Shel­tered spot by the Abbey is a haven for beau­ti­ful gar­dens

Yorkshire Post - Property - - PROPERTY -

Mow­bray House, By­land Abbey, Cox­wold. Guide price: £500,000– £550,000 with best and fi­nal of­fers to be sub­mit­ted by Septem­ber 24. Con­tact: Robin Jes­sop. Tel: 01677 425950, www.robin­jes­ NOT only is Mow­bray House in the most tran­quil and idyl­lic of lo­ca­tions, it ap­pears to have its own su­pe­rior mi­cro cli­mate.

When it’s cold and rainy down the road, it’s likely to be warm and dry in this lit­tle piece of North York­shire.

Anne Thack­ray, who moved to the house with her par­ents Ken and Joan Collinson in 1973, says: “I used to come home from work in Northaller­ton and com­plain that it had been rain­ing all day and my par­ents would say, ‘We haven’t had a drop’.

“It is shel­tered by woods and by the Ham­ble­ton Hills, which might have some­thing to do with it.”

The cli­mate cre­ates per­fect con­di­tions for a suc­cess­ful gar­den.

Bounded by Elfin Beck, the gar­dens cre­ated by the Collinsons stretch to an acre and in­clude a walled area suit­able for veg­eta­bles, a green­house, ma­ture shrubs and trees to­gether with flower bor­ders, as­para­gus beds, pear, plum and dam­son trees plus some rare old ap­ple trees, in­clud­ing a 100 year-old Green Bal­sam. The grounds also in­clude the stone foun­da­tions of guest houses be­long­ing to nearby By­land Abbey.

The house, which was built in 1725, was named af­ter Abbey founder Roger de Mow­bray, a 12th cen­tury war­rior who be­came a monk and Ab­bot.

The ex­ten­sive Vale of Mow­bray, in which the Abbey is sit­u­ated, had been given to the de Mow­bray fam­ily by Wil­liam the Con­queror in the pre­vi­ous cen­tury.

The land even­tu­ally passed to the Womb­well fam­ily of New­burgh Pri­ory and in 1908, the New­burgh Es­tate ex­tended Mow­bray House be­fore putting it on the mar­ket for the first time in 1973.

“That’s when my mother and fa­ther bought it. We lived in West York­shire but my fa­ther wanted some­where where he could com­mute be­tween Leeds and New­cas­tle.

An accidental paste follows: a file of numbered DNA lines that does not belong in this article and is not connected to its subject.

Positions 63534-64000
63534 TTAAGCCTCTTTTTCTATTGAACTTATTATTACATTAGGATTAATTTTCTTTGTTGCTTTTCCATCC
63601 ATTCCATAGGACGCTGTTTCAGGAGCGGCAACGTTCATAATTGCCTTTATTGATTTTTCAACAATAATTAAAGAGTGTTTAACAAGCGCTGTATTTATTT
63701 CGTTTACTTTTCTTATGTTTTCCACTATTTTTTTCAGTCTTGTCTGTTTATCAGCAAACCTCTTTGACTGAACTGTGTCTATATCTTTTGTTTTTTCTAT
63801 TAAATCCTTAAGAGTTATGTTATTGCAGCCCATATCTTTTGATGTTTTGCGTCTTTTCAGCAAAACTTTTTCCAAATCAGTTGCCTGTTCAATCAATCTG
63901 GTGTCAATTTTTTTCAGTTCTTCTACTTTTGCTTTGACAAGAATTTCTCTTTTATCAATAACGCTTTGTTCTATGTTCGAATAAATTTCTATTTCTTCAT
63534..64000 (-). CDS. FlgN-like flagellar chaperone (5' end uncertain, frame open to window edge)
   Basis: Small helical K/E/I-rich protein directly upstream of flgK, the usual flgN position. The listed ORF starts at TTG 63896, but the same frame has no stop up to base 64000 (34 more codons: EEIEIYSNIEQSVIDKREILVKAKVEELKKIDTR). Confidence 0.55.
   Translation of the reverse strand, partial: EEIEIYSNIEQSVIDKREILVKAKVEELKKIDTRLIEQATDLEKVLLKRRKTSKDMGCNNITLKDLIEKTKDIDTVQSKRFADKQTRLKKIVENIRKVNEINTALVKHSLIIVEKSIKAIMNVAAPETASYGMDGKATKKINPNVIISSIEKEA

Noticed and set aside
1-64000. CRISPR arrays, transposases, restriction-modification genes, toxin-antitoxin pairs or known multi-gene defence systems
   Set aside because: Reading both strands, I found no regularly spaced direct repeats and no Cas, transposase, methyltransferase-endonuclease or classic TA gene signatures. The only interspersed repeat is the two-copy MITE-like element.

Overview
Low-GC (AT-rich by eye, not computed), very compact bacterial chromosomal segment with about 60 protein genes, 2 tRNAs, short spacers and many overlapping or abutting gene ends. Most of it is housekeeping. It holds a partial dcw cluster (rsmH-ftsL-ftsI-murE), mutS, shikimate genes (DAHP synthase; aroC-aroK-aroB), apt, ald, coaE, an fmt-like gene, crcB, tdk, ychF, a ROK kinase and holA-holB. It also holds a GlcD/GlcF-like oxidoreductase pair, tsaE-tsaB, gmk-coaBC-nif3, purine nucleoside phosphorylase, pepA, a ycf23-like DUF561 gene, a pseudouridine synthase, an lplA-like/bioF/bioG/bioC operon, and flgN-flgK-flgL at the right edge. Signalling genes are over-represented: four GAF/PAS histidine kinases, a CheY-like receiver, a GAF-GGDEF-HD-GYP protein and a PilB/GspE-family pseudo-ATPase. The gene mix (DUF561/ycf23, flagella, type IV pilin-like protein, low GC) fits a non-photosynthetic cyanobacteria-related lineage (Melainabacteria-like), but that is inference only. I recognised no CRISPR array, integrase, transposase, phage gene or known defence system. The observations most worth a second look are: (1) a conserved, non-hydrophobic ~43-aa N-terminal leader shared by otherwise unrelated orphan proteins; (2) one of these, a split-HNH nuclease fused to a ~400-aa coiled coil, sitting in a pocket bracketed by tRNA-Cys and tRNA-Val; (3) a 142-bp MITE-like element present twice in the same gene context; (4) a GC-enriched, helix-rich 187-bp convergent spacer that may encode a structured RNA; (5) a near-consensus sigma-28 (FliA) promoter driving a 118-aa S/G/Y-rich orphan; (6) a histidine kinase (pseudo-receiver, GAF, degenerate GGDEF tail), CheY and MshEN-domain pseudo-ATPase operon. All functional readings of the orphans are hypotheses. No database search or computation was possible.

“We’d al­ways came to this area for days out and used to drive past this house and ad­mire it. It was fate that one day we opened the York­shire Post and there it was for sale just as we wanted to move, ” says Anne, whose mother is now down­siz­ing, hence the sale of the prop­erty.

“There is a big emo­tional at­tach­ment to the house, so in a way it is a re­luc­tant sale. I lived here be­fore I mar­ried but I have al­ways vis­ited of­ten and my sons have very happy mem­o­ries of play­ing here and hav­ing games of hide and seek in the Abbey ru­ins.

“My par­ents were very happy here.”

The prop­erty was also used by clergy tak­ing the an­nual open air ser­vice at the Abbey.

“They would get robed and process across the gar­den and af­ter the ser­vice they would come back to my par­ents’ house for tea. We even had the Arch­bishop of York here one year,” says Anne.

The house, which now needs some mod­erni­sa­tion, has a re­cep­tion lobby, kitchen, liv­ing room, in­ner hall, sit­ting room, a rear hall and shower room and boot room.

There are four bed­rooms and a house bath­room on the first floor.

Out­side there is a garage, barn and sta­ble plus and a tim­ber work­shop ex­tend­ing to 40 square me­tres. This of­fers scope for de­mo­li­tion and re­place­ment with a de­tached an­nex/stu­dio, sub­ject to plan­ning con­sents.

“My mother is re­ally sad to leave and we’re all so sad to see it go,” says Anne Thack­ray.

“We hope it will go to a fam­ily or some­one who loves gar­den­ing and will carry on the won­der­ful work my par­ents did in the gar­den. Most of all we want some­one who loves it as much as we have.”

IDYL­LIC: Mow­bray House, by By­land Abbey in North York­shire has an acre of gar­dens bounded by a beck. It was built in 1725.

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